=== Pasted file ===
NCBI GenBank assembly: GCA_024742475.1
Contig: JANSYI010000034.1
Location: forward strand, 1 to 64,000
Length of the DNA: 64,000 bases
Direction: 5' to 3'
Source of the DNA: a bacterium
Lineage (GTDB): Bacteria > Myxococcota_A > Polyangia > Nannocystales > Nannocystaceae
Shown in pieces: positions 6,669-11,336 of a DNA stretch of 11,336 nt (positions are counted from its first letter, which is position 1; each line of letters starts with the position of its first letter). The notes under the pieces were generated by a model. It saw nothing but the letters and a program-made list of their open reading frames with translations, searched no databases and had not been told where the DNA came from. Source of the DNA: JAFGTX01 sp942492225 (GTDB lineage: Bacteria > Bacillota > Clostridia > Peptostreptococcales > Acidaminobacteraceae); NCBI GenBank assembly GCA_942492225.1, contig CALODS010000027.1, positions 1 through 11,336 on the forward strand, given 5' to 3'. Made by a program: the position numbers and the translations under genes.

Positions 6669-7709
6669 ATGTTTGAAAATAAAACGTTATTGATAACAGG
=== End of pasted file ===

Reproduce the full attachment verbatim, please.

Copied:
NCBI GenBank assembly: GCA_024742475.1
Contig: JANSYI010000034.1
Location: forward strand, 1 to 64,000
Length of the DNA: 64,000 bases
Direction: 5' to 3'
Source of the DNA: a bacterium
Lineage (GTDB): Bacteria > Myxococcota_A > Polyangia > Nannocystales > Nannocystaceae
Shown in pieces: positions 6,669-11,336 of a DNA stretch of 11,336 nt (positions are counted from its first letter, which is position 1; each line of letters starts with the position of its first letter). The notes under the pieces were generated by a model. It saw nothing but the letters and a program-made list of their open reading frames with translations, searched no databases and had not been told where the DNA came from. Source of the DNA: JAFGTX01 sp942492225 (GTDB lineage: Bacteria > Bacillota > Clostridia > Peptostreptococcales > Acidaminobacteraceae); NCBI GenBank assembly GCA_942492225.1, contig CALODS010000027.1, positions 1 through 11,336 on the forward strand, given 5' to 3'. Made by a program: the position numbers and the translations under genes.

Positions 6669-7709
6669 ATGTTTGAAAATAAAACGTTATTGATAACAGG